We’ve written before about why schools continue the practice of favoring legacy admissions – accepting the sons and daughters of wealthy alumni.
Now there is some empirical evidence of the economics that drive this practice. Slate Magazine recently ran an article about the puzzle of charitable giving in economics – if markets are driven by individuals rationally pursuing their own best interest, where does charity come from?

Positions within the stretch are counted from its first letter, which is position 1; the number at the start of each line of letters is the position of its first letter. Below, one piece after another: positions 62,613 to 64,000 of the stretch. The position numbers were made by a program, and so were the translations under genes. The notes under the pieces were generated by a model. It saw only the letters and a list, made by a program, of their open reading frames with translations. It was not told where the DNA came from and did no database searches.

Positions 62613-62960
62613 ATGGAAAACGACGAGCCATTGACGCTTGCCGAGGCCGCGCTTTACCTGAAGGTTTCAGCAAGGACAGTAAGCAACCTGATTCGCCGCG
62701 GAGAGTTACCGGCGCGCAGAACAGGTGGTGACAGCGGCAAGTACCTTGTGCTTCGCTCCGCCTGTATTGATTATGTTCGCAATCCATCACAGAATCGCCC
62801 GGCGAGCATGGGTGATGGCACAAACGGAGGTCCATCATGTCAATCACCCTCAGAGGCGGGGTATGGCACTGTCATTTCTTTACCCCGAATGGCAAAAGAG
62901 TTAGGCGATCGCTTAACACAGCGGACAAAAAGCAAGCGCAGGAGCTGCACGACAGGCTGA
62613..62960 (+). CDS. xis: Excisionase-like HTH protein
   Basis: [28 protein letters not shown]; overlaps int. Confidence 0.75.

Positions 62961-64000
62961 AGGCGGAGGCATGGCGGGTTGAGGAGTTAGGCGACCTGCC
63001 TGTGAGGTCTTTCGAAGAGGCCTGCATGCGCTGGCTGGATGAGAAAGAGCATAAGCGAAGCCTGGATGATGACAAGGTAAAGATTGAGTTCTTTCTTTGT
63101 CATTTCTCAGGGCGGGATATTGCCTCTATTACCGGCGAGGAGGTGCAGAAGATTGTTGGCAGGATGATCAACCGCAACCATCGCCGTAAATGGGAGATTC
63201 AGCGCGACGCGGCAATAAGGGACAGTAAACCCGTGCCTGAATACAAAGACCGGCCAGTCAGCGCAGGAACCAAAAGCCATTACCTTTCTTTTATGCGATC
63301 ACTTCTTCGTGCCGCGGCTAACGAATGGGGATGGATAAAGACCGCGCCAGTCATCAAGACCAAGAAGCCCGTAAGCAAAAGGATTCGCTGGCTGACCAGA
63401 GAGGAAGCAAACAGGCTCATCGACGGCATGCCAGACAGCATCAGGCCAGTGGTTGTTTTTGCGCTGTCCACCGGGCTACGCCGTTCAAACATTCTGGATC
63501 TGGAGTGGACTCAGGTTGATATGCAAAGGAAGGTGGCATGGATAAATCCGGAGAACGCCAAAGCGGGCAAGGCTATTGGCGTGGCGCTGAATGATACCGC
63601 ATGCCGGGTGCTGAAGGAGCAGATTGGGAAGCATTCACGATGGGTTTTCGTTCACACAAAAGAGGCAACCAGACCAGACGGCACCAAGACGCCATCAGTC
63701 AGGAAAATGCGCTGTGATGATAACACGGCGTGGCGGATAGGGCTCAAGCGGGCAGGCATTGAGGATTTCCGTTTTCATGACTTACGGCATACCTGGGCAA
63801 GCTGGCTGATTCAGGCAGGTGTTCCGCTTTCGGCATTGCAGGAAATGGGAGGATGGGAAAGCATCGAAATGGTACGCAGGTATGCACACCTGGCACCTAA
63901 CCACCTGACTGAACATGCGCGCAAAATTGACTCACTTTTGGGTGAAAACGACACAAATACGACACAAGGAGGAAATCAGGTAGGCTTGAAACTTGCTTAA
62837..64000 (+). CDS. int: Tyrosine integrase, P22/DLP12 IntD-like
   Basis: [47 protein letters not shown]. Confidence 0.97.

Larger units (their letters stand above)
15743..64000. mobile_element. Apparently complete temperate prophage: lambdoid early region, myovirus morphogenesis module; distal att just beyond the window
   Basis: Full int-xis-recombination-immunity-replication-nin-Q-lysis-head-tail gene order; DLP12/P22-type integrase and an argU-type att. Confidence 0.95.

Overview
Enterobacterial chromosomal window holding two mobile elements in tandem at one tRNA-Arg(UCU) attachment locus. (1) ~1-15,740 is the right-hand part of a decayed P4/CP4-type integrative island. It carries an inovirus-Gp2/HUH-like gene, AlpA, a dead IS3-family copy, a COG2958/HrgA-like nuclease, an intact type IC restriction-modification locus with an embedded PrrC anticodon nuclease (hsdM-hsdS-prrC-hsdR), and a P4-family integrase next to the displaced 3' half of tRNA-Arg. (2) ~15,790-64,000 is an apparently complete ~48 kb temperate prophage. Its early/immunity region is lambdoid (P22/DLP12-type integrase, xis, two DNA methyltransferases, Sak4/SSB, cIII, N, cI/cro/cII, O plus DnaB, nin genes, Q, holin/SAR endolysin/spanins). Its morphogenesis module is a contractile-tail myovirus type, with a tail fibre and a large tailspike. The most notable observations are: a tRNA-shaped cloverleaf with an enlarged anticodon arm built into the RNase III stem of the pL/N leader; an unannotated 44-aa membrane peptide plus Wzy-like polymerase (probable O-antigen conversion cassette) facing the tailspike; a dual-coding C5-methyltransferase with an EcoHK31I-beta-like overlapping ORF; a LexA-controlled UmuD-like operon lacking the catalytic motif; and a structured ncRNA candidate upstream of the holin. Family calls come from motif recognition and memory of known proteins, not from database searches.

A new study by Jonathan Meer of Stanford and Harvey S. Rosen of Princeton shows that when it comes to donations to one’s alma mater, charity isn’t altruism. Alumni with kids are 13 percent more likely to donate, and they are more and more likely to donate as their kid reaches age 14. At that point there’s a big split – for those parents who’s kids go on to apply to the school, donations continue to increase. The parents whose kids do not apply to the alma mater drop off giving.